Results from focus groups in the so-called Red Wall seat of Bolton North East indicate support for the Prime Minister has all but evaporated, with
Results from focus groups in the so-called Red Wall seat of Bolton North East indicate support for the Prime Minister has all but evaporated, with voters furious at the row over alleged illegal gatherings in Downing Street. Mr Johnson stormed to victory at the ballot box in 2019 thanks to winning over support from those in former Labour heartlands, with fears the Tories will lose the next election if they do not retain their vote.
The Prime Minister has been coming under increasing pressure after a series of damaging accusations about parties that broke Covid regulations were leaked to the press.
His reputation was further wounded last Wednesday when he was forced to apologise in the Commons after admitting to attending one of the parties, although he insisted it was a “work meeting” and technically within the rules.
One voter said: “I quite liked him at the beginning.
“I felt confidence during the pandemic, and that he was doing the best for all of us. Now, it’s like, we’ve been made a fool of.”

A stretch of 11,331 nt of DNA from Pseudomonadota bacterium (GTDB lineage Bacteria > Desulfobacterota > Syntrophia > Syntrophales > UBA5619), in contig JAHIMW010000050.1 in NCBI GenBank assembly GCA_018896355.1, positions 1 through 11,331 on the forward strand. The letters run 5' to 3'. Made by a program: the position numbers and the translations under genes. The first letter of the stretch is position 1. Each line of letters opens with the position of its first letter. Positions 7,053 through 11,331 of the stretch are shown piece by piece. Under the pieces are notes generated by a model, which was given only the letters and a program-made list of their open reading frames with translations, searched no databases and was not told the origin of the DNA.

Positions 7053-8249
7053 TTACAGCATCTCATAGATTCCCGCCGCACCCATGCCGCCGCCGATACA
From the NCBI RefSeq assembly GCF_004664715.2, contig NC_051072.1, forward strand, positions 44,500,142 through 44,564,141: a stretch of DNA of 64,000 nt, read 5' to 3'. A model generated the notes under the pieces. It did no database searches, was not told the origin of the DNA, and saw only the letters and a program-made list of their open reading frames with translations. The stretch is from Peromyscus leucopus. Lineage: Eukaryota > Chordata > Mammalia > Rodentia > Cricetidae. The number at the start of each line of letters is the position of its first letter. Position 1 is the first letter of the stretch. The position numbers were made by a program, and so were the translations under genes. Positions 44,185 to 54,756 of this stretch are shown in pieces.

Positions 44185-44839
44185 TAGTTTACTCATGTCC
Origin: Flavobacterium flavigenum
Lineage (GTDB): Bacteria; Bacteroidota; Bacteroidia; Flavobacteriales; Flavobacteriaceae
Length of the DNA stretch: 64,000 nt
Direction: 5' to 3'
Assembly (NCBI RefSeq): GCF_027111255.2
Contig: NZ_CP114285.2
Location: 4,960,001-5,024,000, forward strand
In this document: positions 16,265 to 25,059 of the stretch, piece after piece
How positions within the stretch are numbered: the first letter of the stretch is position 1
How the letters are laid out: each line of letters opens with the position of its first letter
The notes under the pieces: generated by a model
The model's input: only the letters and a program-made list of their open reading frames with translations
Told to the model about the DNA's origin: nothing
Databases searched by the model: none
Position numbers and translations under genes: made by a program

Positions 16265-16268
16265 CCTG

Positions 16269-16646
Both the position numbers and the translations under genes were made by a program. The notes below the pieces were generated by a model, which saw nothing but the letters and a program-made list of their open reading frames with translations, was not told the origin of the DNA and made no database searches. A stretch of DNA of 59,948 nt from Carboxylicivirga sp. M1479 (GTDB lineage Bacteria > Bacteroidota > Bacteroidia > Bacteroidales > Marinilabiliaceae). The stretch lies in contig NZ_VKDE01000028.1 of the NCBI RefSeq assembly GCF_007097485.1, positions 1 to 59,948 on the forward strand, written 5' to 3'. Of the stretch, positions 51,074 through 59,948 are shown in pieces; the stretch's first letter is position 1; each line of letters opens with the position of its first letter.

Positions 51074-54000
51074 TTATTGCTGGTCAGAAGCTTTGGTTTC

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Another added: “I liked him because he was a bit different to the David Cameron, Eton-educated typical Tory.
“There was something about him that made him a bit more personable to me.
“It’s gone now, because we’ve lost that trust in him. Now he’s just a buffoon.”
A third said: “If there was an election now, and Boris is still here, I wouldn’t vote Conservative.”
Meanwhile, a fourth simply commented: “He’s a coward.”
A fifth said: “I think for me it’s more that, it’s one thing doing what he’s done, it’s the fact he did it and then said nothing had happened.
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The comments were made in a focus group conducted by James Johnson, who ran polling for No10 when Theresa May was in charge.
He said that when he asked those participating whether they would vote for Mr Johnson at an election again, not a single person rose their hand.
The pollster said: “Criticism of lockdown parties is now spreading into a general view of Boris and his fitness to govern – perhaps irreversibly so.
“This applies to both people who voted Tory for the first time in 2019 – a key group for the Conservatives to win – and long-term Tories.
“Words that were usually the reserve of Boris’ critics like ‘liar’ are now being used regularly by these voters.”
A poll published by Savanta ComRes over the weekend gave Labour their biggest lead over the Conservatives for almost 10 years.
The survey of 2,151 adults on Thursday and Friday put Labour on 42 percent, with the Tories on 32 percent.
The last time such a huge margin was registered was in 2013.